A new group has been put in place to manage a regeneration funding scheme which was at the centre of a bitter row.
The management group has been set up for the Portas Pilot at Berwick in Northumberland, after the body which won the funding was removed from the leadership role due to concerns over speed of delivery.
To date £70,000 has been allocated through the fund, compared to the figure of less than £10,000 at the end of September last year.
Berwick was awarded £100,000 under the government scheme, which seeks to regenerate town centres, in July 2012.
Northumberland County Council as supervisory body for the grant agreed to match the £100,000, creating a £200,000 fund.
Berwick Town Team took on responsibility for managing the pilot having penned the winning bid, but was rocked by a number of personnel changes, including the resignation of chairman Ed Swales.
By the end of September last year, less than £10,000 of the fund had been spent.
As a result, the county council took responsibility for the project from the town team, transferring it to its development company Arch and then Berwick Town Council, in a bid to speed up delivery progress.
It has now been announced that a new management group has been set up which will sit within the town council.
The group is made up of three town councillors, three members of the business community, three representatives of the wider Berwick community and representatives of the county council.
It will receive, consider and approve bids for funding and be chaired by town councillor John Robertson. A senior officer from the county council will support the work of the group.
Barry Rowland, executive director of place at the authority, said: “Portas is a valuable project which has the potential to have a very positive impact on Berwick.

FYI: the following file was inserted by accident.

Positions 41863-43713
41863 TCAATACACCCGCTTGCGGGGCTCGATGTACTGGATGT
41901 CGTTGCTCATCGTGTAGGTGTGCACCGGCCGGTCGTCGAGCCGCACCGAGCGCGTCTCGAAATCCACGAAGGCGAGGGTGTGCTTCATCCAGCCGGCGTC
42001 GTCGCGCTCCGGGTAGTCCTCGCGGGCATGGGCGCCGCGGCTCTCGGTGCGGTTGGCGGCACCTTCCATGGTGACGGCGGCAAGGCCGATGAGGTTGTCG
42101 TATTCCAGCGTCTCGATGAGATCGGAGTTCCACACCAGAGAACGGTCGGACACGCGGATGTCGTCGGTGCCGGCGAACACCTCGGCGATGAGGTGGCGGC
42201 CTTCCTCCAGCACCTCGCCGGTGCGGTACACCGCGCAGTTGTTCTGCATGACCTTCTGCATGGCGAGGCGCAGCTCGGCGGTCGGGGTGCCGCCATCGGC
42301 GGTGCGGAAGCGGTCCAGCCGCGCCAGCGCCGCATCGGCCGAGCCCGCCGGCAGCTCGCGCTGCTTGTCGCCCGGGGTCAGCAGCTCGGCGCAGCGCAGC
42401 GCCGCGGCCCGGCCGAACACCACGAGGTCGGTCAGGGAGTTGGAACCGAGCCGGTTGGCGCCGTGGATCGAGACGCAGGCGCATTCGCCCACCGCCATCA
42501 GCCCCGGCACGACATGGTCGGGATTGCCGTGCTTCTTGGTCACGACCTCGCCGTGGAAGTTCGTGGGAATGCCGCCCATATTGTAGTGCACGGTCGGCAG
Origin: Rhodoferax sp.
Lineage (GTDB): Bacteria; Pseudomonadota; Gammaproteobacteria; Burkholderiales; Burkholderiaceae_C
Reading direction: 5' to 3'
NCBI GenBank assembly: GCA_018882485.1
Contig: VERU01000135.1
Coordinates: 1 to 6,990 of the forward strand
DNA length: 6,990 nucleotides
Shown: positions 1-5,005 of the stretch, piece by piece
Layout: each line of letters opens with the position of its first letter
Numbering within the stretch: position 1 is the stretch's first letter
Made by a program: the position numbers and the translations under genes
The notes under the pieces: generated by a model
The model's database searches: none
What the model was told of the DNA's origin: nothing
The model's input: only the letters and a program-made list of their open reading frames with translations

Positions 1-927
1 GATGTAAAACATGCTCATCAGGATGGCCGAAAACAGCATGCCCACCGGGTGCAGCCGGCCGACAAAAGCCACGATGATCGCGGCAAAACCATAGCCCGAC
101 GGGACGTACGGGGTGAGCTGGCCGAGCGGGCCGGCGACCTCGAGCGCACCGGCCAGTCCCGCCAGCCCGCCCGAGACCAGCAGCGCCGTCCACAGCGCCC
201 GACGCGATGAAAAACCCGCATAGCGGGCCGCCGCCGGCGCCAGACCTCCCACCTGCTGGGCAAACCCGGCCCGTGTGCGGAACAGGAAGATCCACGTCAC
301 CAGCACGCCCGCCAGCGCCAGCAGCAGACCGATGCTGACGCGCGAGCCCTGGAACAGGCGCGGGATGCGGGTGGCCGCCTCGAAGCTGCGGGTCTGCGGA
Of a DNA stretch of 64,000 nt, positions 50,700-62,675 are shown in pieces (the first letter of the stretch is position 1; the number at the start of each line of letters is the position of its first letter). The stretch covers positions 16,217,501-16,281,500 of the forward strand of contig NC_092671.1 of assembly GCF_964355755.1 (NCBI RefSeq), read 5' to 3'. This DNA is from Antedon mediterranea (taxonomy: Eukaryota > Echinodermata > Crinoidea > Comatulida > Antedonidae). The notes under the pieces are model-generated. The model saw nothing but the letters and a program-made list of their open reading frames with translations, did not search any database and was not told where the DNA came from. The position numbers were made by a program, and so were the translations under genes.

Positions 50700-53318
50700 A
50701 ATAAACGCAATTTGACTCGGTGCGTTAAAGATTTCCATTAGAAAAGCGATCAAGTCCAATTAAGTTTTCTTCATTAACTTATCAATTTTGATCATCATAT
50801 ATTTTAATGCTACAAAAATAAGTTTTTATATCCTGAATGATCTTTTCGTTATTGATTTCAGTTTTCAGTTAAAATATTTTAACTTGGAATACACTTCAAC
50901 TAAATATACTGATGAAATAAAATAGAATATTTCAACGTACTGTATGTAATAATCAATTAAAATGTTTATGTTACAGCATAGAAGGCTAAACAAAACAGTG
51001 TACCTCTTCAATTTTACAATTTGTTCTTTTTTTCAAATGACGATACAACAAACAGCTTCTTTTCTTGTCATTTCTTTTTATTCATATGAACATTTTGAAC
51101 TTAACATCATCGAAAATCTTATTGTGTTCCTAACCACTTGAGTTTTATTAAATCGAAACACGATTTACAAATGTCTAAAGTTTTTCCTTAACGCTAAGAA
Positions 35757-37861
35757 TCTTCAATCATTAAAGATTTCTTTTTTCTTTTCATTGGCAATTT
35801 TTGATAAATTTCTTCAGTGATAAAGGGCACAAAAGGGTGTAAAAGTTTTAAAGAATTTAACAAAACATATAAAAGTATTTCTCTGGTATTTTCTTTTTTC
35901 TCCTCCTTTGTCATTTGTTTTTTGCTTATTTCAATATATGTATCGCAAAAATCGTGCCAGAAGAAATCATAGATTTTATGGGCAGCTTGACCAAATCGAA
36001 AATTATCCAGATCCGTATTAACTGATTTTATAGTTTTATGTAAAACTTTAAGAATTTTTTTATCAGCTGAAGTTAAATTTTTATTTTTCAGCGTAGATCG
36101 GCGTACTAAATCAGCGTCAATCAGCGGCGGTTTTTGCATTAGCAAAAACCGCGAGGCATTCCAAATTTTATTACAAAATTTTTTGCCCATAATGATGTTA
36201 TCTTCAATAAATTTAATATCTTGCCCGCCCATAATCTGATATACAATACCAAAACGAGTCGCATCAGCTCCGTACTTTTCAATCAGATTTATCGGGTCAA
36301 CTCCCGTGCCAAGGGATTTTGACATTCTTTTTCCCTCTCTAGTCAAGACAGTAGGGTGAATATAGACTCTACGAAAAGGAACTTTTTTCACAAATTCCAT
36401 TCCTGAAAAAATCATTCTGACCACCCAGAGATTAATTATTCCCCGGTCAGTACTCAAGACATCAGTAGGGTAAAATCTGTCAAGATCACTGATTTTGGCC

“Thanks should go to the team who formulated the bid and secured the Portas grant in 2012.
“We are pleased to be working with the town council and the local community to progress delivery of schemes, and are confident that the new governance arrangements are robust and inclusive, allowing the involvement of local people.
“We believe that the scheme will result in positive change for the town of Berwick and are fully committed to supporting it. We remain appreciative of the efforts of everyone who has played a role in the project so far, and thank them for their hard work.”
Coun Robertson added: “No-one is in any doubt about the challenges facing Berwick town centre, but we are all determined to work together to make the best use of the Portas Pilot funds for the benefit of our town and community.
“We will be building on the successes so far, and welcome the support and practical advice of both the county council and Department for Communities and Local Government to ensure the best possible outcome for Berwick.”
Partners have agreed there should be a focus on improving trading conditions as well as on the physical environment of Marygate, the town’s principle shopping street.
So far, £70,000 has been invested in projects including a pop up shop, new ‘gateway’ signs at the town’s train station, improvements to its market, the refurbishment of a former toilet to provide a new catering outlet, the reintroduction of boat trips on the River Tweed, a marketing campaign for this summer’s major Lowry exhibition in celebration of the famous artist who regularly painted the community, and the restoration of Berwick’s Lowry Trail.